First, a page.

July 2022 Book Review

The AMCI Reading Corner is a crowdsourced resource share aimed to serve as a platform for the AMCI community to share book recommendations and reflect with personal takeaways. Starting with monthly postings, more ways to engage will be shared as the idea grows.

This month, Ande Leslie of Smithbucklin shares her review of Six Thinking Hats by Edward De Bono.

As association management professionals and leaders, we’re challenged to work with multiple personalities, mindsets, and ways of thinking across our client teams and with our client volunteers. Understanding the nuances of each individual contributor takes patience, time, and skill, but it’s necessary for communication, efficient meetings, and the decision-making process. Executive directors especially know how critical it is to build relationships with each member of the board in order to navigate the complexities of producing positive outcomes and meeting strategic goals. Frankly, this is the nature of any business environment.

But what if everyone you encountered was thinking on the same wavelength through the same set of lenses?

Six Thinking Hats is more than just a book; it’s a practical approach to making decisions and exploring new ideas. At the root of the method is role-playing. Each of the six thinking hats has a color: white, red, black, yellow, green, blue, and each hat presents a function:

  • White Hat is neutral and objective. The white hat is concerned with objectives and facts
  • Red Hat suggests anger (seeing red), rage, and emotions. The red hat gives the emotional view.
  • Black Hat is somber and serious. The black hat is cautious and careful. It points out the weaknesses in an idea.
  • Yellow Hat is sunny and positive. The yellow hat is optimistic and covers hope and positive thinking.
  • Green Hat is grass, vegetation, and abundant, fertile growth. The green hat indicates creativity and new ideas.
  • Blue Hat is cool, and it is also the color of the sky, which is above everything else. The blue hat is concerned with control, the organization of the thinking process, and the use of the other hats.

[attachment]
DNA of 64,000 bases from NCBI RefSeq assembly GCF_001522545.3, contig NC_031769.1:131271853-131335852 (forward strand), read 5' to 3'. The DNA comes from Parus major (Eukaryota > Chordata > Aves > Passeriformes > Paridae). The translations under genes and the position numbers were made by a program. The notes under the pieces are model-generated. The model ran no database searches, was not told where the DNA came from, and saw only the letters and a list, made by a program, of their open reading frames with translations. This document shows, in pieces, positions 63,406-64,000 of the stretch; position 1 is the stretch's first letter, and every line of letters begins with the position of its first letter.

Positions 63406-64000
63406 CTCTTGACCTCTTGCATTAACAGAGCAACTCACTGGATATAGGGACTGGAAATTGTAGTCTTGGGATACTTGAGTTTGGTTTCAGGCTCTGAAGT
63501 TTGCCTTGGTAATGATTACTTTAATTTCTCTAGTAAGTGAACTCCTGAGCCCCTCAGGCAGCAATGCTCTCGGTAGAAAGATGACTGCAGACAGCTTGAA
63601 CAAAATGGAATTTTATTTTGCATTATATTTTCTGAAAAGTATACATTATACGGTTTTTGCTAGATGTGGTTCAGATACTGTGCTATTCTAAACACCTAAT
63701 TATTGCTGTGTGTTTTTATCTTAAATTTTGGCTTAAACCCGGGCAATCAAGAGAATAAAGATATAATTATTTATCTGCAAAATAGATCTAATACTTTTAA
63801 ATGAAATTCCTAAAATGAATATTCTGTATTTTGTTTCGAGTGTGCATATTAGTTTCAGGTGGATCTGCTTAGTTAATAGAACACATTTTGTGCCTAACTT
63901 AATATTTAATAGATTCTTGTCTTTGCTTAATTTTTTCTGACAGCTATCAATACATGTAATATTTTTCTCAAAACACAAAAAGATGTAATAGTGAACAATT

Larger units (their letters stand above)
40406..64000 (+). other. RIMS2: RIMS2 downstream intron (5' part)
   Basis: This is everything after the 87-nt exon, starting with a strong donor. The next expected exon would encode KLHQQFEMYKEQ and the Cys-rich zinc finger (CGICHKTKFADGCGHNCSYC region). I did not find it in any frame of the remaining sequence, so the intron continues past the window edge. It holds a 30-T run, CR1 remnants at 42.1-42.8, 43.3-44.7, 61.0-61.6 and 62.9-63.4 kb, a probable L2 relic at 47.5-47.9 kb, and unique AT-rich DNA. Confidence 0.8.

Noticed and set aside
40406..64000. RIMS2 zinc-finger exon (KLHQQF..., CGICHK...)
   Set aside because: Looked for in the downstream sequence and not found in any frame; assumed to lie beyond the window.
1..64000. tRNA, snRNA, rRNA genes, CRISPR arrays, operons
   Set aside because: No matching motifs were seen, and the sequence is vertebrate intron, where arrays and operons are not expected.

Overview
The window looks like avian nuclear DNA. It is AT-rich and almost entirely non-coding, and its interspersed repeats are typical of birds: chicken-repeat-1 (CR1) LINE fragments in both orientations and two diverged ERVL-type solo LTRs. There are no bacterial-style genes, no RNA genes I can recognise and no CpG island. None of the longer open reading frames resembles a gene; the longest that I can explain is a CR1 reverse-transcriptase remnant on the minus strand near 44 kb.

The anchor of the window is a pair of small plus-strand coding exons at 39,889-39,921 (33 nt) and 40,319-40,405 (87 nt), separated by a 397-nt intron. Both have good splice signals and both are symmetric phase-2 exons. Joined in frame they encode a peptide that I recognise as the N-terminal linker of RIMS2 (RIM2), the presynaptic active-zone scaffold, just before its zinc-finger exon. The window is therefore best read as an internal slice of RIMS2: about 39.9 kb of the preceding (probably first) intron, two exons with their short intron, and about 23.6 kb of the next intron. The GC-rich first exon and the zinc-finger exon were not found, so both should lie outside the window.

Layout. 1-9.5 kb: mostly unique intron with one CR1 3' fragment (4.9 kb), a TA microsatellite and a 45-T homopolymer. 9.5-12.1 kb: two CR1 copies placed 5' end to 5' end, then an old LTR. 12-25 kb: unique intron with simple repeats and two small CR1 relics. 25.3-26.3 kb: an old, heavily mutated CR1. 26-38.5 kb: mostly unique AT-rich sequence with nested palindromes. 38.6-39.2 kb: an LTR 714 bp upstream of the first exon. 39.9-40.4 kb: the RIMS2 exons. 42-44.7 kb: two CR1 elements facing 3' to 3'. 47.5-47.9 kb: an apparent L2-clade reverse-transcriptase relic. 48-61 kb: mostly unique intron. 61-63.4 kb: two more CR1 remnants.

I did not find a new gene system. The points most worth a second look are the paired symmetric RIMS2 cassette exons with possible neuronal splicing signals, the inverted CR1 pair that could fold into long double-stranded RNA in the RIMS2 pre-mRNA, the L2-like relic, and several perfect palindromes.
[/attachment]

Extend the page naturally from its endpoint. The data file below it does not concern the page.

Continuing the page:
It’s important to note that the Six Hats method is not about choosing one person to represent a specific colored hat and way of thinking. The power of the Six Hat methods is that everyone present wears each hat at the appointed time. This is known as parallel thinking.

There are two basic ways to use the hats. The hats can be used singly to request a type of thinking, such as, “I think we need some green hat thinking here.”

Or, the hats can be used in a sequence to explore a subject or solve a problem, meaning the hats can be used one after another in a certain sequence. Any hat can be used as often as you like, there is no need to use every hat, and the sequence can be made up of two, three, four, or more hats.

To demonstrate correct use of each colored hat, the complete Six Hats method, and real-life results, the author talks through multiple scenarios and examples of when and how to correctly (and incorrectly) use the method. The book is instructive and quick to digest.

In the book, De Bono makes the case that “the biggest enemy of thinking is complexity, for that leads to confusion. When thinking is clear and simple, it becomes more enjoyable and effective. There are two main purposes to the Six Thinking Hats concept. The first purpose is to simplify thinking by allowing a thinker to deal with one thing at a time. The second main purpose is to allow a switch in thinking.”

If you’re looking for ways to avoid confusion, create clearer thinking with your teams or boards, and achieve greater creativity, consider applying the Six Hats method.

Share this post:

Comments on "July 2022 Book Review"

Comments 0-5 of 0

Please login to comment